What are the poetic devices, imagery of Sylvia Plath's poem "Night Shift", why are they significant and how do they help convey the overall meaning of the specific piece? And why is this poem...

What are the poetic devices, imagery of Sylvia Plath's poem "Night Shift", why are they significant and how do they help convey the overall meaning of the specific piece? And why is this poem unique compared to all of her other poems?

 It was not a heart, beating.
That muted boom, that clangor
Far off, not blood in the ears
Drumming up and fever

To impose on the evening.
The noise came from outside:
A metal detonating
Native, evidently, to

These stilled suburbs nobody
Startled at it, though the sound
Shook the ground with its pounding.
It took a root at my coming

Till the thudding source, exposed,
confounded in wept guesswork:
Framed in windows of Main Street’s
Silver factory, immense

Hammers hoisted, wheels turning,
Stalled, let fall their vertical
Tonnage of metal and wood;
Stunned in marrow. Men in white

Undershirts circled, tending
Without stop those greased machines,
Tending, without stop, the blunt
Indefatigable fact.

1 Answer | Add Yours

mwestwood's profile pic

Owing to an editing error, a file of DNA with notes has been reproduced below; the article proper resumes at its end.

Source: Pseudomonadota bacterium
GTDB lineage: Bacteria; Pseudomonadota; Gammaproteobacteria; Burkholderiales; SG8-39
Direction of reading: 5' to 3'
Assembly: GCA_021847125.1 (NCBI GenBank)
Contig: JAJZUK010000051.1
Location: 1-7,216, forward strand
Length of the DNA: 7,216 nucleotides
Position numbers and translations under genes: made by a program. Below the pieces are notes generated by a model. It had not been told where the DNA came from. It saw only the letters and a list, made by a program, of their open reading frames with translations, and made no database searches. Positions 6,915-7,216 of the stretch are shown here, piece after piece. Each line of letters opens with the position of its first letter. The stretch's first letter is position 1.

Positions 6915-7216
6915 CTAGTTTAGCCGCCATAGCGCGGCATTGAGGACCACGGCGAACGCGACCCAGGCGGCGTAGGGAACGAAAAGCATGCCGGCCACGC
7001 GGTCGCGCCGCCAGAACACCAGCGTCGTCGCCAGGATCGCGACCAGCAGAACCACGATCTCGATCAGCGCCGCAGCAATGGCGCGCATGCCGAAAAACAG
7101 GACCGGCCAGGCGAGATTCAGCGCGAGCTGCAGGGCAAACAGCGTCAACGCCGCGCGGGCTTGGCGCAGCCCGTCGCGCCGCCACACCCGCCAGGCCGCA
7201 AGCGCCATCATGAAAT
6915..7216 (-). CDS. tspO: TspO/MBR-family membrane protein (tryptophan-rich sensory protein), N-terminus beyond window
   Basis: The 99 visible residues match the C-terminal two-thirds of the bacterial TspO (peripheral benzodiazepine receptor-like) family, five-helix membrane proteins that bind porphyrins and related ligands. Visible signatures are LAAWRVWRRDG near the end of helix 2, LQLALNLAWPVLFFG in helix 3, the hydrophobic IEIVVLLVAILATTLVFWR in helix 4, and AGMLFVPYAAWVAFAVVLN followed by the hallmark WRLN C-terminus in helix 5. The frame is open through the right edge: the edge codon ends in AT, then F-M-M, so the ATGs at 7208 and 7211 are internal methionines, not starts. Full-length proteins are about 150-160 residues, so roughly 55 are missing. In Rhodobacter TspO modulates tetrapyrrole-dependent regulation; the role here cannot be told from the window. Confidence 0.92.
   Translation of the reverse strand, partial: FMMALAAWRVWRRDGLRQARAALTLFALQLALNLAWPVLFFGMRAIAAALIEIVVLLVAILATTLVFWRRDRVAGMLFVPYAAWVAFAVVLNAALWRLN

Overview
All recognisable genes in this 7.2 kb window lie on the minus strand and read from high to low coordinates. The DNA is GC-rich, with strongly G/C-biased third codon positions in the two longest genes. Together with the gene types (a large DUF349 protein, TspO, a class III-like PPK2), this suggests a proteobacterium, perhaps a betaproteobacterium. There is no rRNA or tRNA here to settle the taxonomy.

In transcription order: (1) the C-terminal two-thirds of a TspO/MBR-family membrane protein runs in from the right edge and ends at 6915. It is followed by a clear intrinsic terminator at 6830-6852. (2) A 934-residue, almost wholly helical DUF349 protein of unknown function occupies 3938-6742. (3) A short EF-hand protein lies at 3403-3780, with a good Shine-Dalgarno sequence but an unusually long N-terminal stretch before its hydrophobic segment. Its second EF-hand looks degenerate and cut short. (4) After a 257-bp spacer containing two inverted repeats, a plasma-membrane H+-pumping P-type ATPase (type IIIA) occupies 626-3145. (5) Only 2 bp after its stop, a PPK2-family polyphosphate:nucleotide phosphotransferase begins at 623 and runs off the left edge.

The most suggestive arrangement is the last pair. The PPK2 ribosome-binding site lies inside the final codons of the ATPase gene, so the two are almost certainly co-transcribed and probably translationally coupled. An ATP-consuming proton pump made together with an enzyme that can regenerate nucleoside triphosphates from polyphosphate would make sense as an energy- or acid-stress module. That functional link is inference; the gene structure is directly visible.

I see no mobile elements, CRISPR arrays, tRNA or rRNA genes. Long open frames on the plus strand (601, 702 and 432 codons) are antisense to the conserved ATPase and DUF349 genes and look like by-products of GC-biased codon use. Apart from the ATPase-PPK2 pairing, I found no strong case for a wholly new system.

mwestwood | College Teacher | (Level 3) Distinguished Educator

Posted on

Unlike many of Sylvia Plath poems, "Night Shift" does not address feminist issues such as the domestic realm, nor the confessional quality that prevails in much of her poetry.  Instead, "Night Shift" focuses upon the effects of industrialization, its disruption of natural order, and its dehumanizing effects on "Main Street’s Silver factory, immense."

The imagery in this poem is mainly auditory; in fact, it is sound which disturbs the poet enough that she investigates. It is a noisy and unnerving "metal detonating" and "thudding" with "hammers" and "greased machines" moving incessantly in a "muted boom" "that clangor," disrupting the still night air. Indeed, this subjection to noise and to work is one that surrounds the new developments such as suburbs and shopping centers, so that now people do not live natural existences as the peace of the inhabitants' lives is constantly disturbed by this industrialization that promises to remain, having taken "a root": 

These stilled suburbs nobody
Startled at it, though the sound
Shook the ground with its pounding.
It took a root at my coming 

In addition, there is a blurring of the humanity of the men with the mechanical workings of the wheels and heavy equipment. This depersonalization of the men is further evident in the mention only of "Hammers" and wheels in symbolic falling "their vertical/Tonnage" seemingly on  their own. It is only in the final stanza do the men in white undershirts appear in visual imagery as they 

Without stop those greased machines,
Tending, without stop, the blunt
Indefatigable fact. 

Yet, in the final line personification is given to the machines and, again, the men are subsumed in the huge, monstrous, noisy mechanization that disturbs the night. Indeed, "it was not a heart beating."

Sources:

We’ve answered 318,994 questions. We can answer yours, too.

Ask a question